If I say that we are a bored and boring generation, that we are unexcited and have little to be excited about, you can be forgiven for assuming that I’m out of touch, or at least unusually jaded.

Our generation, you might say, is perfectly capable of getting excited, and has more than enough to get excited about. And I’ll have to concede it: I remember how last November this campus erupted in singing and dancing and the blowing of trumpets. That’s hardly the way the Last Man behaves.

And youth like us, you might also say, should be especially excited. Just last month, President Obama addressed college students, declaring his faith in our ability to change the world and exhorting us to prove ourselves worthy of the “defining struggle of this generation.”

That’s not the language of an era overcome by ennui. It’s heroic language, of the sort that even the President’s opponents can’t help but delight in. It’s language in the tradition of Thomas Paine, whose words formed a nation dedicated to liberty, and of Martin Luther King Jr., whose words made it worthy of that dedication. There are overtones of Roosevelt, who led a depressed nation triumphant through Europe, and of Kennedy, who led us triumphant to the moon.

It’s easy to understand why such language was met with cheers and with a rally of resolve to see healthcare reform through. I can see, too, that some people would be opposed: it would hardly be a defining struggle if everybody was on board. But my own reaction — which seems to have been shared by almost no one — was a deep disappointment that the defining struggle of this generation should turn out to be a dispute over who pays how much of the doctor’s bills.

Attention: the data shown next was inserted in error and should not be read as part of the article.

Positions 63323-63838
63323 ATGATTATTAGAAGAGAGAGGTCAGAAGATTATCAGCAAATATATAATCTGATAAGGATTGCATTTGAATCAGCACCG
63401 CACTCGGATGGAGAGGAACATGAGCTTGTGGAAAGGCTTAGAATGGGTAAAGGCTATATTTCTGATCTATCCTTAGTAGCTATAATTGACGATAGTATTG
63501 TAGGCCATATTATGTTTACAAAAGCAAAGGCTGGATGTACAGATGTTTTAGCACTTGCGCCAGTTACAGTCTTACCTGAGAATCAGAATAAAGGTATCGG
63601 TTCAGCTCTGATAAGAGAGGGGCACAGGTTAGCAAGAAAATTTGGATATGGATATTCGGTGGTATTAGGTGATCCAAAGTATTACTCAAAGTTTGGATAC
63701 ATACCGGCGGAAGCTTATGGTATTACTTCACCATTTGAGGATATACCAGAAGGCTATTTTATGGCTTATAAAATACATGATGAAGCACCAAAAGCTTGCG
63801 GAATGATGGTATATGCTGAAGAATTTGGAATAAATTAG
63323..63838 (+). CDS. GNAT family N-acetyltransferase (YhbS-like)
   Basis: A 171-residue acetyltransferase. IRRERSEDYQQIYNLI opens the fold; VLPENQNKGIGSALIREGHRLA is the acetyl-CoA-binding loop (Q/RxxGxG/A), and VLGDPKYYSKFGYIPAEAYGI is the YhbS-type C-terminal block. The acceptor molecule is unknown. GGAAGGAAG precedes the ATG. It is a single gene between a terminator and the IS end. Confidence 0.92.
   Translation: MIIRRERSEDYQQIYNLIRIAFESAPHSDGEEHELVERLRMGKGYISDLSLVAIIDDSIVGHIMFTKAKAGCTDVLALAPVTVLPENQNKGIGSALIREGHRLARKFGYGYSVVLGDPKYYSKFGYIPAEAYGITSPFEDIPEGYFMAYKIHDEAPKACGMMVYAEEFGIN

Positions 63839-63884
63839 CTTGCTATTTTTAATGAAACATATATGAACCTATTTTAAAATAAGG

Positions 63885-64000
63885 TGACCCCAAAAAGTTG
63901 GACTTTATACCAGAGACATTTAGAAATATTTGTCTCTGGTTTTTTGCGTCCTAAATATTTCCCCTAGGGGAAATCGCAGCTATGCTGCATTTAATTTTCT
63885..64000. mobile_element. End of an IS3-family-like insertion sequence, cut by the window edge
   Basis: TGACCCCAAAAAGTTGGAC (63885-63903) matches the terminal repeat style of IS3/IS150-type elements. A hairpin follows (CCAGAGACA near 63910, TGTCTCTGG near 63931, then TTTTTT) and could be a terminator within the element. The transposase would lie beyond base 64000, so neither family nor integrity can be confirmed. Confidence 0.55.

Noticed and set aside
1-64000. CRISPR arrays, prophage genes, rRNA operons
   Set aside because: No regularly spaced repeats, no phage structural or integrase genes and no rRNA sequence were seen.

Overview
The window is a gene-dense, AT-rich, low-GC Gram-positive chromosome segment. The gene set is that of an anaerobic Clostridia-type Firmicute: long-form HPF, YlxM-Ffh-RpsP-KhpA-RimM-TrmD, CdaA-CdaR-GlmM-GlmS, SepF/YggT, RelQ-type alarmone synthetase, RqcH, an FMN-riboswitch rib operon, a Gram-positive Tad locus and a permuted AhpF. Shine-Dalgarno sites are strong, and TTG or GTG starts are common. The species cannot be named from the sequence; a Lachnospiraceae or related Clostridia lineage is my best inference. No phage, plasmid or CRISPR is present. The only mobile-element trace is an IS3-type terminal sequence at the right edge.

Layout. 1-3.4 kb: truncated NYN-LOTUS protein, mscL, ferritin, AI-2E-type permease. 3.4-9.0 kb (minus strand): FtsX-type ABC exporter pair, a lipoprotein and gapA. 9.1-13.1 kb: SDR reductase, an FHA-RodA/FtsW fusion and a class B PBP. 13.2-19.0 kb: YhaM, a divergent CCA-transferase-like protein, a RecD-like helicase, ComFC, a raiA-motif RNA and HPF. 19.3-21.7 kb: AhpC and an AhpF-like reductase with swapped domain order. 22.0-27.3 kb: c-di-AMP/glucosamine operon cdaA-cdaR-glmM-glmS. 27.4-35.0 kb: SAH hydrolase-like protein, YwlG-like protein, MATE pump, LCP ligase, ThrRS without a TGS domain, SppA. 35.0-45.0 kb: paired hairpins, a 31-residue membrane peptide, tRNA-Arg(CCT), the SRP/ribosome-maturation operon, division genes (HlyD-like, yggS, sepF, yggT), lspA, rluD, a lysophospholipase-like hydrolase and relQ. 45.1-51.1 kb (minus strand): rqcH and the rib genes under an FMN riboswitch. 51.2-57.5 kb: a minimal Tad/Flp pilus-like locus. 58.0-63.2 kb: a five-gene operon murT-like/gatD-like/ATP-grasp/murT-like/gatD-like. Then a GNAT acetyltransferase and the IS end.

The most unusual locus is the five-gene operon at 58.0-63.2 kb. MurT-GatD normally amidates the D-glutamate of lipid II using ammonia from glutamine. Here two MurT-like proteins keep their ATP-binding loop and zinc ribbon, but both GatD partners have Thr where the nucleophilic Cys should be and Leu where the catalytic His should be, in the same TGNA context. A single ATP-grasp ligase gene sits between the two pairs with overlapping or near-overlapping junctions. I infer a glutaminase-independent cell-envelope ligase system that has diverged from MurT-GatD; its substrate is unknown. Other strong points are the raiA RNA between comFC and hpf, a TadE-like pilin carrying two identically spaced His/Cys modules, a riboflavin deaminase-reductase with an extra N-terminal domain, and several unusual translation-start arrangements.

Not that healthcare reform is unimportant; even in the persona of a raving reactionary, one can see that our present system leaves a lot to be desired. But can that really be the most pressing concern of our time?

When Wordsworth wrote of the enthusiasms of his youth that “Bliss was it in that dawn to be alive,” he recalled the spirit of an age concerned with far weightier issues than uninsurance rates. And even if we recoil from the bloody facts of the French Revolution, we can hardly avoid admiring a time filled with passionate debate and intellectual ferment, a time when the leading figures of a generation, chanting the slogan “Sapere aude,” went forward confident that they were inaugurating a new age of the mind.

The course of history is full of such ages of excitement. The rediscovery of logic in the Middle Ages, the Renaissance’s cultural efflorescence, and the artistic triumphs of 20th century Modernism — not to mention the intellectual ferment brought on by the scientific revolution — each filled their time with a sense that something new was on the way. And in manifestoes and works of art, in poetry and in politics, the excitement of those past times has been preserved to inspire us. There has been much greatness in history.

But when we turn to think of ourselves, and our own times, I don’t see how we can avoid concluding with a more mature and deradicalized Wordsworth that “there hath past away a glory from the earth.” They debated the nature of man and the purpose of society; we debate the relative merits of the public option versus insurance exchanges. Genius has been replaced by wonkery; there are countless plans, but nothing radical, nothing new. It’s as if the great debates have all been concluded, the eternal questions resolved or set aside, and it remains to us uninspired epigones only to work out the details.

Surely we can do better than that. Surely there’s some movement or some new theory worthy of our excitement. But what could win us over? Will there be another Marx, to transform our view of society, another Napoleon, to awe us with military might, or another St. Francis, to call us to spiritual renewal? Will we have another Reformation, another Renaissance, another Enlightenment?

It’s not a matter of nostalgia — though there’s plenty to be nostalgic about. But reverence for the past is paralyzing, unless we can see ourselves as worthy of the past’s legacy. Our generation needs to do more than rearrange the forms of the past, or muddle around predicting the future by graphs and tables. We need an ideal; we need some artistic vision, some cause worthier of our enthusiasm than “bending the curve” of healthcare spending. I don’t pretend to know what that might be. But we shouldn’t settle for less.

Because if no inspiring possibilities remain, if the human spirit can only rest on its laurels — if there is nothing new under the sun — then all is vanity, and a striving after wind. And that’s no way to live.

Kevin Gallagher is a junior in Pierson College.